What a year for theater! Usually everyone seems so down on the thought of "adaptation" because it's not "new" but when this year brings you some amazing adaptations that range from memoirs (Fun Home) to history (Here Lies Love) to movies (Kinky Boots) to novels (Natasha, Pierre, and the Great Comet of 1812) to book AND movie (Matilda), you forget the origin and focus on the brilliant material. Here's my list of top 5 productions of 2013!
Three locations in one year means this show was in super high demand. A Russian electronic-pop retelling of “War and Peace”, this new spin on dinner theater was everything you wanted and more. The sensational cast expertly explores the hardships of love and trust in Dave Malloy’s captivating world as you’re served a delicious Russian themed meal. Even if you were terrified of the size of “War and Peace”, Malloy and Co. make it easy for you to understand and follow along. If you missed Natasha, Pierre, and the Great Comet of 1812, you missed out.
The revival of the Stephen Schwartz’s was a spectacle in all the right ways. Diane Paulus’s circus themed Pippin brought a new energy and excitement to the fourth wall-breaking musical. The all star cast was mostly recognized by the Tony’s with nominations for their great work, though Matthew James Thomas was oddly left out for his portrayal as the title character. The spirit of the original is ever-present with Bob Fosse inspired choreography, even keeping his “Manson Trio” beautifully intact.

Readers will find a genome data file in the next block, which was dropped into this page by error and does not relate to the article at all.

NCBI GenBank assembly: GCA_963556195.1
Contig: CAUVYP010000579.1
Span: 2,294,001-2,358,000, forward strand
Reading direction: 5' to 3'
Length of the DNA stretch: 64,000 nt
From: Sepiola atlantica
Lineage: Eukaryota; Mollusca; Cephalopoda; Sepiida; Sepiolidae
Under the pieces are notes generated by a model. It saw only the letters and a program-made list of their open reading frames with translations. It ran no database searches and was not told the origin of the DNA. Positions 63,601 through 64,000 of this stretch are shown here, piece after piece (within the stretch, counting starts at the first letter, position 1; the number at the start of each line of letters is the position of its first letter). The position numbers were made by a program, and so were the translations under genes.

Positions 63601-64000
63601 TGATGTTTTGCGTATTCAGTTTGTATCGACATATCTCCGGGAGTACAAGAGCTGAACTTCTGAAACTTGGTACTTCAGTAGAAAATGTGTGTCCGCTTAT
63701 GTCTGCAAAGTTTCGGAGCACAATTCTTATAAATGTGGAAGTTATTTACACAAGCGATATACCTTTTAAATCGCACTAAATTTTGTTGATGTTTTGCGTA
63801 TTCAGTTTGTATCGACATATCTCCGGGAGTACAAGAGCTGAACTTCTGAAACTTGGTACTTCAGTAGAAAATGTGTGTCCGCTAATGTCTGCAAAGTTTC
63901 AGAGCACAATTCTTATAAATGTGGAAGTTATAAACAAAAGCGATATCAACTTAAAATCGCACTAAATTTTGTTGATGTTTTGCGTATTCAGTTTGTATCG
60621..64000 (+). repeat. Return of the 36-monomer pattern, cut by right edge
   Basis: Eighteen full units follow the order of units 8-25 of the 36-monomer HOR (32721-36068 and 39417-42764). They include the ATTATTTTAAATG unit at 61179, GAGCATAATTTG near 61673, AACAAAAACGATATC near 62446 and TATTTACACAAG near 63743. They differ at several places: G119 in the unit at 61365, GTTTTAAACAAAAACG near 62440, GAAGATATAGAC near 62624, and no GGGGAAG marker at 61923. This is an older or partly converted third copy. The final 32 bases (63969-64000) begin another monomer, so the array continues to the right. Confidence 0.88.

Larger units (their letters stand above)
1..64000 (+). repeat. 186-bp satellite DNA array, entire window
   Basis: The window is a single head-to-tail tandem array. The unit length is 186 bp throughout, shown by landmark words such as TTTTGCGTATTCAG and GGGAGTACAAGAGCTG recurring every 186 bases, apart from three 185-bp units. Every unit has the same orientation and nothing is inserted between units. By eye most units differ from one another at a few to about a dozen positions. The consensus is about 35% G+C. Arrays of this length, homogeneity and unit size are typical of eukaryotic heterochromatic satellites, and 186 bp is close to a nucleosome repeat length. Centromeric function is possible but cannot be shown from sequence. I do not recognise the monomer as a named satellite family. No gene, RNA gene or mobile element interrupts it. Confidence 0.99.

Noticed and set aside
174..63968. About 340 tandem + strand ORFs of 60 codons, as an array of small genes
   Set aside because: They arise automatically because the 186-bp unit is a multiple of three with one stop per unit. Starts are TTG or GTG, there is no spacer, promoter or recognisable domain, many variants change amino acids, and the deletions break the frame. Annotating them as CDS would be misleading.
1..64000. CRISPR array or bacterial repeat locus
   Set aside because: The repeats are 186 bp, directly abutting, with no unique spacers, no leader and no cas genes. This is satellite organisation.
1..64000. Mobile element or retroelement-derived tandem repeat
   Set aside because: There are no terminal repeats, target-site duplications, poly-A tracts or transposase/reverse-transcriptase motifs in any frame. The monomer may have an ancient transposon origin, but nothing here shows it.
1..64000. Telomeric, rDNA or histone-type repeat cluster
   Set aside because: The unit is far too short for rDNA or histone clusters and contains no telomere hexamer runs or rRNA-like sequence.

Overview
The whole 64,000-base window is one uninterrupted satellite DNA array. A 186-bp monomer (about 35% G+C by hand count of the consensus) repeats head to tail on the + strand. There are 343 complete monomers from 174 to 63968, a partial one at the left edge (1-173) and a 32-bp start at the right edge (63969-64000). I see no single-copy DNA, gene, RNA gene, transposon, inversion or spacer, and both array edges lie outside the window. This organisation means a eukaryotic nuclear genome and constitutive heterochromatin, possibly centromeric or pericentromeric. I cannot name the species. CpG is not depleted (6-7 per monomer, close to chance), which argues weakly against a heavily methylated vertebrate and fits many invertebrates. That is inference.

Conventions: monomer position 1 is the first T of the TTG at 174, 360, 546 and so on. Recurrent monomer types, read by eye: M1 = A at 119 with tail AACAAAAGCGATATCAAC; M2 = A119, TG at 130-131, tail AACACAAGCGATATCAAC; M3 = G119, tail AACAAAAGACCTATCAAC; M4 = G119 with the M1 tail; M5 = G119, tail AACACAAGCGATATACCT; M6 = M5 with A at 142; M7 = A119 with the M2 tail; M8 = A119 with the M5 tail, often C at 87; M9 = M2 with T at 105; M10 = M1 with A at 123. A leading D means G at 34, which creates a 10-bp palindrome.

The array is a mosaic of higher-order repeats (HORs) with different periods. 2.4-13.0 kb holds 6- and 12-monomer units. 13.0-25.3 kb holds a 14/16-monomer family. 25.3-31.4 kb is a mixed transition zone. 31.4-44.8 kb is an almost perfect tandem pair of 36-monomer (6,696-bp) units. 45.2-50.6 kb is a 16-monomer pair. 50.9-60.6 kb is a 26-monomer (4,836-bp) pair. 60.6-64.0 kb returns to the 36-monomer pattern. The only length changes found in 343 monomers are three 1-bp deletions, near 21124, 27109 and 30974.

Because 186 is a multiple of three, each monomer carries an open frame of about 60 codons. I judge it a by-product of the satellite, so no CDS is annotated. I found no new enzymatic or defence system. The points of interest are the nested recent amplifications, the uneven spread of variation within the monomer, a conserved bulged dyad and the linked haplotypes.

This Christopher Durang comedy may be his best yet. The commercial hit followed a family, ironically named after iconic Chekhov characters, as they attempt to pick up the pieces of growing old in their family home. Thankfully the cast helped make the show a knockout comedy. With David Hyde Pierce, Kristine Nielsen, Sigourney Weaver (later to be replaced by the sensational Julie White), and Billy Magnussen in the title roles, Vanya and Sonia and Masha and Spike was fun from start to finish. Oh and Kristine Nielsen’s phone monologue? Can you say Tony snub?
The Flea Theater produced one of the best plays of the year that should have been seen by everybody. Written by Hamish Linklater, The Vandal follows the intricate story of a teenage boy and an older woman simply waiting for the bus. Packed with witty dialogue and clever twists, Deidre O’Connell offers a standout performance alongside the sincere Noah Robbins.This little gem of a play may have been lost by some, but luckily it was filmed by PBS.
Quite possibly the most underappreciated show of the season, The Other Place follows the harrowing decline of a brilliant woman’s mental health. Laurie Metcalf gives a heartbreaking performance of a lifetime as Juliana, the woman dealing with the hardships of dementia just as she’s making her own scientific breakthrough. Luckily the Tony nominating committee gave her recognition for her beautiful work.